Obviously a baby facing the wrong way is a major obstacle to a safe delivery, so it is important that the problem is rectified as early as possible.
While one in four babies will be malpositioned at some stage of pregnancy, by week 34 (or six weeks prior to delivery), most will have naturally adjusted in the womb. Nevertheless, the longer the baby has been in the wrong position, the less likely she, or he, is likely to self correct. Around 3% of babies are still in the breech position at the onset of labour.
Until recently, midwives were taught to manually turn the baby in the final week by massaging the mother’s abdomen.
Now, In Western countries the delivery method of a breech baby is almost exclusively with caesarean surgery of the lower abdomen.
Consequently, the skill of manually turning breech babies is now being lost. It is still commonly practised in many developing countries were medical equipment is lacking, although there are many risks involved. For example, the baby’s skull can become compressed during the manipulation causing cerebral haemorrhage, or the baby can become entangled in the umbilical cord and lose vital blood supply to the brain as it is being pulled. The baby’s delicate body can be injured during the final manual repositioning.
This would explain why, centuries ago, Traditional Chinese medical practitioners developed a specific technique, which is not only safe, and effective, but doesn’t require any expensive medical equipment. In fact, this ancient therapy has proven so successful that it is still commonly practised today.
Millenniums ago, Oriental bush doctors discovered the wonderful healing properties of a local plant called mugwort.
After experimenting with various methods, it was found that the best therapeutic effects occurred when that moss-like herbal substance was compressed and burnt. This technique became known as moxibustion.
In Japan, where this modality has been turned into an art form, there is now a special medical registration status for moxibustion practitioners, and some are real experts who have been practising for generations.
Fortunately, the technique used for the correction of breech position is very simple so the prospective mother, her partner, or a friend can easily be taught how to apply it.
A moxibustion stick shaped like a cigar is lit and used to warm up two acupuncture points called BL67 located on the lateral side of both feet. The moxa sticks are held above both points, without touching the skin until the woman can feel the heat. The sticks are then withdrawn for a few seconds and applied again above the same spot, withdrawn, and so on. This pecking technique is maintained for about 15-20 minutes once a day for 10 days.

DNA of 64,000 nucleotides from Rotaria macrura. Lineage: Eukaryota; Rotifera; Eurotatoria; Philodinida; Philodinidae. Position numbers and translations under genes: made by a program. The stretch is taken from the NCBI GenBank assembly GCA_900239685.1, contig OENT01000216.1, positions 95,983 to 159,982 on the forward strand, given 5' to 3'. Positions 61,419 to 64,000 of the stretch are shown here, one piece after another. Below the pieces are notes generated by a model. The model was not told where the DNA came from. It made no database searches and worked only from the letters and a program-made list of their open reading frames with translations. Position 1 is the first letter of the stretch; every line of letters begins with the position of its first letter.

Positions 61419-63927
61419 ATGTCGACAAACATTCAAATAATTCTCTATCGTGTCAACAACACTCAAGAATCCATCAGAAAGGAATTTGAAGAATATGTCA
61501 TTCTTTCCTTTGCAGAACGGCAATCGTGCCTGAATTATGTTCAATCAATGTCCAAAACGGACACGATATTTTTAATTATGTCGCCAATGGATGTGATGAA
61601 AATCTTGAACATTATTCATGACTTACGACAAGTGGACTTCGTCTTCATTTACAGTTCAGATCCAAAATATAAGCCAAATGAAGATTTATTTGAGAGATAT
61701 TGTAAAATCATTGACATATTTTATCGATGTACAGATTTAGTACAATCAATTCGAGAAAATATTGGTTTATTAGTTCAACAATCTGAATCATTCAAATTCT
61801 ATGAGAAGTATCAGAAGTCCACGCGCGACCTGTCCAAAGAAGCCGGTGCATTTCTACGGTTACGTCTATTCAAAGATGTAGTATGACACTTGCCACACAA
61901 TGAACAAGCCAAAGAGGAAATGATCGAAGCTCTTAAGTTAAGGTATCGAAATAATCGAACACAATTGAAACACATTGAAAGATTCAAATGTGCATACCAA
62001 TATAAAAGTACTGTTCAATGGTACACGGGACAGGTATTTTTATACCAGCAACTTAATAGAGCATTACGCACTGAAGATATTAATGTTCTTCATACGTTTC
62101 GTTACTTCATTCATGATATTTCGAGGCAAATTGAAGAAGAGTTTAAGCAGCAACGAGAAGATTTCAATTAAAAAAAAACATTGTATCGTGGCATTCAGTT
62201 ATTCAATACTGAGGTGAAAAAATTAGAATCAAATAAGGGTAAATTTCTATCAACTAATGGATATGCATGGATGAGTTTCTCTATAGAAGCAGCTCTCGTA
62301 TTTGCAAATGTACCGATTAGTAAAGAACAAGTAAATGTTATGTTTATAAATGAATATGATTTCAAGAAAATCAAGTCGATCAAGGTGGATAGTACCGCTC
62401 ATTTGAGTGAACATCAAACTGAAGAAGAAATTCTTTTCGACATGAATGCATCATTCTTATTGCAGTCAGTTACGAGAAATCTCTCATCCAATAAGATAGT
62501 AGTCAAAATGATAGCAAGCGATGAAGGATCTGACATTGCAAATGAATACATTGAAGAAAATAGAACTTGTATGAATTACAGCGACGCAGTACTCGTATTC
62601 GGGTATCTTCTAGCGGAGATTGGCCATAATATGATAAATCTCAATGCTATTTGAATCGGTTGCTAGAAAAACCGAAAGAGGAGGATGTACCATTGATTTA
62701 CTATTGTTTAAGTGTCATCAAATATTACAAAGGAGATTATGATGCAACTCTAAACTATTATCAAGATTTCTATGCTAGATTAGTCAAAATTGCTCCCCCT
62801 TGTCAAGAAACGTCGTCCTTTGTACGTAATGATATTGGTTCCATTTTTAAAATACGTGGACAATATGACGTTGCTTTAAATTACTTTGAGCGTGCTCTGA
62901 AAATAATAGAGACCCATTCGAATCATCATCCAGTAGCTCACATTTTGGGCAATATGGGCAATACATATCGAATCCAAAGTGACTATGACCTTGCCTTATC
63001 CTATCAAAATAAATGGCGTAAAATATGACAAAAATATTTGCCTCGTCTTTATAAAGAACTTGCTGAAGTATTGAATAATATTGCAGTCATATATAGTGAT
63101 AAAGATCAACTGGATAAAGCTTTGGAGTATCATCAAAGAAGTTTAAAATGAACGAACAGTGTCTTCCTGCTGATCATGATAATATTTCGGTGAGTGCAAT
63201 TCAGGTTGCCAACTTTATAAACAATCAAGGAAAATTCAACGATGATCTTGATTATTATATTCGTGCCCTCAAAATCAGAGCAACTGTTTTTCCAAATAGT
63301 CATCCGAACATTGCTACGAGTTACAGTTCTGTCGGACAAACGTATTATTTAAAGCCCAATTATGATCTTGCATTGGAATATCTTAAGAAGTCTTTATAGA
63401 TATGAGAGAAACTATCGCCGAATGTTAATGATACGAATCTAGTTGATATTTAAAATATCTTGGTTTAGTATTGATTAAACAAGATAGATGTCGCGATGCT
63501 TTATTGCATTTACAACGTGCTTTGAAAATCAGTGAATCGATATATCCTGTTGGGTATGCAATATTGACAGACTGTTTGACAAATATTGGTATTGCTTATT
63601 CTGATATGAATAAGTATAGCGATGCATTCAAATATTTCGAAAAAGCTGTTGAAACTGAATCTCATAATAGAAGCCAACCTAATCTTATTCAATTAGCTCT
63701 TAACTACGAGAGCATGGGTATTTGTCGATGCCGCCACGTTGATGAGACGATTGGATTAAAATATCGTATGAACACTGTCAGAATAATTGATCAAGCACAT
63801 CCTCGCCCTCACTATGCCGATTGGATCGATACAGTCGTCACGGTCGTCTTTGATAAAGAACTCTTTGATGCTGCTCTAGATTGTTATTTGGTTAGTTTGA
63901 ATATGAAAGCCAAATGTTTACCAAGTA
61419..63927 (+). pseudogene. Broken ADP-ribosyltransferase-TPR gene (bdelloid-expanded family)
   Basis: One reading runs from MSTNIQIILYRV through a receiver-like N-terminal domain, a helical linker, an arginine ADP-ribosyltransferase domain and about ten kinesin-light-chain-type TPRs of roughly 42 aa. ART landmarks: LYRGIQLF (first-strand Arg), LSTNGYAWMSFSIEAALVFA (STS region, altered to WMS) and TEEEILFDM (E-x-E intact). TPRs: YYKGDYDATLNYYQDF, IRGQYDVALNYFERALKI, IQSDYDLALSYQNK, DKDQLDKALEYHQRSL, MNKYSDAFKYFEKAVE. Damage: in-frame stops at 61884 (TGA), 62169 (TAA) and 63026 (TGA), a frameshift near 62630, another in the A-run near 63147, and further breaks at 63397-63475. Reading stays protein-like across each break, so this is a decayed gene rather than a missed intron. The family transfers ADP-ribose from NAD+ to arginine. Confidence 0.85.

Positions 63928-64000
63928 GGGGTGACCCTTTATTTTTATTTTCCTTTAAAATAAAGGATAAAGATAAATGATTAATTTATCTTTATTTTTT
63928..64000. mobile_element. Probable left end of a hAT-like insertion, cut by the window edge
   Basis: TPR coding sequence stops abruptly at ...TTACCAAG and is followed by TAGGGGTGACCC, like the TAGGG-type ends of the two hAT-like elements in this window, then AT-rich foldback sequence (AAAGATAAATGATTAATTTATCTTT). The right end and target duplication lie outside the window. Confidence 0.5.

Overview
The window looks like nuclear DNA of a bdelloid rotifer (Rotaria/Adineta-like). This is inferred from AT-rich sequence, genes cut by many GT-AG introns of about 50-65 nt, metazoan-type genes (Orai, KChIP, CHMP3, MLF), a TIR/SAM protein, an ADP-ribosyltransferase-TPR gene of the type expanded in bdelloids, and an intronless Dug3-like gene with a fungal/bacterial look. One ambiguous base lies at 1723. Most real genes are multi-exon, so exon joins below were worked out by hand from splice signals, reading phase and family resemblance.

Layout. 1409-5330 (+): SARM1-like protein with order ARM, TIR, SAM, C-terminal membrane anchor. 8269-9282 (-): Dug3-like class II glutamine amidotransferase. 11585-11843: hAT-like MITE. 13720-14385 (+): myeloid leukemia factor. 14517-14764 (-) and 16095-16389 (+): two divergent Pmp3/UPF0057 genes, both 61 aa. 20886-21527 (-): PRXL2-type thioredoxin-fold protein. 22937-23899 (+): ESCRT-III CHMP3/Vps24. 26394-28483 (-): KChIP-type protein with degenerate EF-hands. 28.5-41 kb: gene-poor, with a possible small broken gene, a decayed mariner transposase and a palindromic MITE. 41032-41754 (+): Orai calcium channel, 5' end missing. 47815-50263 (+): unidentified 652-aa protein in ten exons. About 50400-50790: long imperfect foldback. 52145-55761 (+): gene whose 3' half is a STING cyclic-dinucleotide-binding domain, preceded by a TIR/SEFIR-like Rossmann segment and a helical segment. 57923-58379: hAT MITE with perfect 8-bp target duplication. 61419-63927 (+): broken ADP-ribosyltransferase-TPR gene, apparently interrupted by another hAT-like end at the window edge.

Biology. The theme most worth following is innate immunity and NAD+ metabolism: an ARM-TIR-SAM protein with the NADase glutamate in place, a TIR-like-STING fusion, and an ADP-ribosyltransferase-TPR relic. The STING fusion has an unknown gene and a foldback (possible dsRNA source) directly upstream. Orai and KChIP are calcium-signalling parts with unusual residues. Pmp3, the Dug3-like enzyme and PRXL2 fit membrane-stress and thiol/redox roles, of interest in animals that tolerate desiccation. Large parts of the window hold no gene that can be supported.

The optimum time to begin the daily treatments is at 34 weeks gestation before the baby has grown too much, but it can be be successful until the 38 to 39 week.
The effectiveness of this method was confirmed in an Italian study conducted on 260 pregnant women who were in a breech position by the 33rd week. They were divided into two groups; one team received daily moxibustion for one week, while the other team didn’t receive any stimulation.
At the end of the study, 75.4% of women in the moxibustion group had their baby turned to the right position, compared to 47.7% in the control group.
But why do we apply moxibustion on that specific spot, and not on one of the other 364 acupuncture points?
According to the Chinese medical framework, the kidney energy is closely related to the uterus, and it is responsible for nourishing the foetus. A breech position occurs when the mother’s kidney energy is deficient. In acupuncture, the kidney and bladder meridians are Yin and Yang partners, so one channel can be used to treat the other, and vice versa.
While the Yin energy of the kidney nourishes the development of the foetus during the pregnancy, as the birth date approaches, the Yang energy must start increasing to turn the foetus, and prepare for the intense activity of birth. Being the last bladder point on its meridian, the acupuncture point BL 67, links with the first point of its Yin partner, the kidney channel. It acts as a bridging point where one form of energy is transformed into another. Applying moxibustion on that point facilitates that process.
That ancient technique proves once again that a life force is responsible for all physiological changes in the body, from the time of our first breath to the last.
Olivier Lejus BHSc.MHSc. is a registered acupuncturist and Chinese herbalist practising in Sydney. A former casual university lecturer and tutor in Oriental medicine with over 15 years experience in clinical practice, Olivier specialises in Japanese- style acupuncture for the treatment of male and female infertility, migraine, pain, and insomnia.www.olejusacupuncture.com